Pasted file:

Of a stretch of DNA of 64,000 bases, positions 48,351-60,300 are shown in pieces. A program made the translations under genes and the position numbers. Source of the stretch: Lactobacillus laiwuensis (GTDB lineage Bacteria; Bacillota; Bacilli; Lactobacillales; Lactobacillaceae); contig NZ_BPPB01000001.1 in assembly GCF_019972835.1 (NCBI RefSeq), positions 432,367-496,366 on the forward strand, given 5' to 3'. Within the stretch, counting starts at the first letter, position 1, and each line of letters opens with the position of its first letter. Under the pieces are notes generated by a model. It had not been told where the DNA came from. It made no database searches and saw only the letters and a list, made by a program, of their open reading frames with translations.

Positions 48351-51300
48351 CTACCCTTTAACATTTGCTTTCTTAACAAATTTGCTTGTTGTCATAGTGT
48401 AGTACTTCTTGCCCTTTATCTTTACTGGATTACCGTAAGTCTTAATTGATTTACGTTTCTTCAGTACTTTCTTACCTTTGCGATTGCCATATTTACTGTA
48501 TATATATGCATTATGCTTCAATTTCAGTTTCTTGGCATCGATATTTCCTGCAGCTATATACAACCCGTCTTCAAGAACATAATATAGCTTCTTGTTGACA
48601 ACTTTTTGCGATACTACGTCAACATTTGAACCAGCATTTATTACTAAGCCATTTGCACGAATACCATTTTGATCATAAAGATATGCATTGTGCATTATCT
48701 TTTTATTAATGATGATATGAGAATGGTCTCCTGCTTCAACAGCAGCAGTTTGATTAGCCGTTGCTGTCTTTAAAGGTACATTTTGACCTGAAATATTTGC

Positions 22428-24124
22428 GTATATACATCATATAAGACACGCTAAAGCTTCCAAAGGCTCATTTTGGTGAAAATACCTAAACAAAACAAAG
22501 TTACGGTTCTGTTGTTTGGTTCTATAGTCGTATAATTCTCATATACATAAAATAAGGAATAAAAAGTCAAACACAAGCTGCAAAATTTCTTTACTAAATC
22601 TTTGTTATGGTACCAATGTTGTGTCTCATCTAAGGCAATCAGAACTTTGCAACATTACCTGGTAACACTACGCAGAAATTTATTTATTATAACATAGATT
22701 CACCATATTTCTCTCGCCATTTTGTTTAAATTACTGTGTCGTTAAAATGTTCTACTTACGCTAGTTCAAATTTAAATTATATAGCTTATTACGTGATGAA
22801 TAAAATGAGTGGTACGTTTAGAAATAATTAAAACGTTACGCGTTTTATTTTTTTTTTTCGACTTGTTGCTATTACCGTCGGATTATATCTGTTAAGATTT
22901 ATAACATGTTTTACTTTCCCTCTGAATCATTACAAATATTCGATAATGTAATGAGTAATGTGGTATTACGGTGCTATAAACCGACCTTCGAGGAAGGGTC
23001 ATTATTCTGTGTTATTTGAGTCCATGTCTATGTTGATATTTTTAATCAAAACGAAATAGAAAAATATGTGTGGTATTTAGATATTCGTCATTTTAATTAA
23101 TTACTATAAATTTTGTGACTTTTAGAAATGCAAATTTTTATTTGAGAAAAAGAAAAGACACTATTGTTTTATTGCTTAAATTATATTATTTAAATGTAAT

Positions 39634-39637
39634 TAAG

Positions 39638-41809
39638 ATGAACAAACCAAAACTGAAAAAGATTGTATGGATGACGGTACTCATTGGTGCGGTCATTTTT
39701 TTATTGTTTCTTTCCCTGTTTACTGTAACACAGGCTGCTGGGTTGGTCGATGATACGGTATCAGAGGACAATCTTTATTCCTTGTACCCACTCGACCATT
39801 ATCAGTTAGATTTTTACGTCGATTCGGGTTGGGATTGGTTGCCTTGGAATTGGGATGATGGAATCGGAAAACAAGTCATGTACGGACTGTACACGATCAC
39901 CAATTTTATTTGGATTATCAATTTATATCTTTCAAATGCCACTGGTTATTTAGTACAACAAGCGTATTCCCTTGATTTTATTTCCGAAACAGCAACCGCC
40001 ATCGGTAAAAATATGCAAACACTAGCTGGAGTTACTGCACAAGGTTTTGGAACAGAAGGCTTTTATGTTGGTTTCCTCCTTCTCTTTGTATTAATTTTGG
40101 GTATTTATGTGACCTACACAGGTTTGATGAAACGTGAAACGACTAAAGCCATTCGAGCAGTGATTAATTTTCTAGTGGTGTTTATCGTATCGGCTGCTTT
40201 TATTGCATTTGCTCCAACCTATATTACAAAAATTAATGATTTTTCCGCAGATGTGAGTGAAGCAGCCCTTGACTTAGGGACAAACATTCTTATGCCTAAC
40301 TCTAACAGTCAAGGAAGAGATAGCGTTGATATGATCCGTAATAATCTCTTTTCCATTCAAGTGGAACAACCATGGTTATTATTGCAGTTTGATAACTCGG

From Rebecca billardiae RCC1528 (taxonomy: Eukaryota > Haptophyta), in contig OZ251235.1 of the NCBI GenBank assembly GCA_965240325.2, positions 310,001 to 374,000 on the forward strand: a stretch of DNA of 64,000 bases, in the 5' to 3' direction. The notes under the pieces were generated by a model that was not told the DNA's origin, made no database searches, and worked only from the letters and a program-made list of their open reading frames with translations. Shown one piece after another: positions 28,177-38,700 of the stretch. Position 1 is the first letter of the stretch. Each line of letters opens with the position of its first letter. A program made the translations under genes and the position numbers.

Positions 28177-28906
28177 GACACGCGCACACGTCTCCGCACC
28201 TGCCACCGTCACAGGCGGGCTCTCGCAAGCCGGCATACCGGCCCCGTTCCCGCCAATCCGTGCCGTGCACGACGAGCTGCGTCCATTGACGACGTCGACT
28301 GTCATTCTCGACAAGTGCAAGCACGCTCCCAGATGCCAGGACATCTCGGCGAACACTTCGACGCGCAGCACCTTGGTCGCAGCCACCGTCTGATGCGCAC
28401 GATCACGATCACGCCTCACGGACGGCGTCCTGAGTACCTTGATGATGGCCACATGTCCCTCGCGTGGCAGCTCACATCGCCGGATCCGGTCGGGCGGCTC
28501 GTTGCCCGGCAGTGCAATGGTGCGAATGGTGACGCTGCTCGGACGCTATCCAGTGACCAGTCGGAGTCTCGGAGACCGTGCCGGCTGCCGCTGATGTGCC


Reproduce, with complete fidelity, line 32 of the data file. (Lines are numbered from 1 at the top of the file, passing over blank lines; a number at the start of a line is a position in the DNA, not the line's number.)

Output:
28301 GTCATTCTCGACAAGTGCAAGCACGCTCCCAGATGCCAGGACATCTCGGCGAACACTTCGACGCGCAGCACCTTGGTCGCAGCCACCGTCTGATGCGCAC